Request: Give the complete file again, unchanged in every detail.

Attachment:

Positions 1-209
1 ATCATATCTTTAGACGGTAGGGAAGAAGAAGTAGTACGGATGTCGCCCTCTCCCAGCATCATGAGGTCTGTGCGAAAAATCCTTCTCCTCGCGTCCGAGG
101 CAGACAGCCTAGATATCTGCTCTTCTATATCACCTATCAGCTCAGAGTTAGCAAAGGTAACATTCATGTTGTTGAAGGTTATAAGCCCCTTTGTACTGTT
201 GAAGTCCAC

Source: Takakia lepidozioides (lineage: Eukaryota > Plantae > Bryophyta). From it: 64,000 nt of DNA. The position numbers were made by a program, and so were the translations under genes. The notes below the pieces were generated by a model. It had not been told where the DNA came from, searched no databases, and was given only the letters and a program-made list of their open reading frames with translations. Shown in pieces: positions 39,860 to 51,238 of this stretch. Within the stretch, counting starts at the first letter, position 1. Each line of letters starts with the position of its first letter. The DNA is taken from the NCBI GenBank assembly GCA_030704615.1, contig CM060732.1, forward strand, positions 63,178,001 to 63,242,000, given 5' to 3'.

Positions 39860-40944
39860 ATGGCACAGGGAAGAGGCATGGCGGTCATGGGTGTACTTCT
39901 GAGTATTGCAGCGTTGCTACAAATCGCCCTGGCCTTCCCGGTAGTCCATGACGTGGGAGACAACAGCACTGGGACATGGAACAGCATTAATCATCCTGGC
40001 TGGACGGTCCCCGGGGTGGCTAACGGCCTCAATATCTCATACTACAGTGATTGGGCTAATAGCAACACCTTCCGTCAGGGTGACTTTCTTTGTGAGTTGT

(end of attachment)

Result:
Positions 1-209
1 ATCATATCTTTAGACGGTAGGGAAGAAGAAGTAGTACGGATGTCGCCCTCTCCCAGCATCATGAGGTCTGTGCGAAAAATCCTTCTCCTCGCGTCCGAGG
101 CAGACAGCCTAGATATCTGCTCTTCTATATCACCTATCAGCTCAGAGTTAGCAAAGGTAACATTCATGTTGTTGAAGGTTATAAGCCCCTTTGTACTGTT
201 GAAGTCCAC

Source: Takakia lepidozioides (lineage: Eukaryota > Plantae > Bryophyta). From it: 64,000 nt of DNA. The position numbers were made by a program, and so were the translations under genes. The notes below the pieces were generated by a model. It had not been told where the DNA came from, searched no databases, and was given only the letters and a program-made list of their open reading frames with translations. Shown in pieces: positions 39,860 to 51,238 of this stretch. Within the stretch, counting starts at the first letter, position 1. Each line of letters starts with the position of its first letter. The DNA is taken from the NCBI GenBank assembly GCA_030704615.1, contig CM060732.1, forward strand, positions 63,178,001 to 63,242,000, given 5' to 3'.

Positions 39860-40944
39860 ATGGCACAGGGAAGAGGCATGGCGGTCATGGGTGTACTTCT
39901 GAGTATTGCAGCGTTGCTACAAATCGCCCTGGCCTTCCCGGTAGTCCATGACGTGGGAGACAACAGCACTGGGACATGGAACAGCATTAATCATCCTGGC
40001 TGGACGGTCCCCGGGGTGGCTAACGGCCTCAATATCTCATACTACAGTGATTGGGCTAATAGCAACACCTTCCGTCAGGGTGACTTTCTTTGTGAGTTGT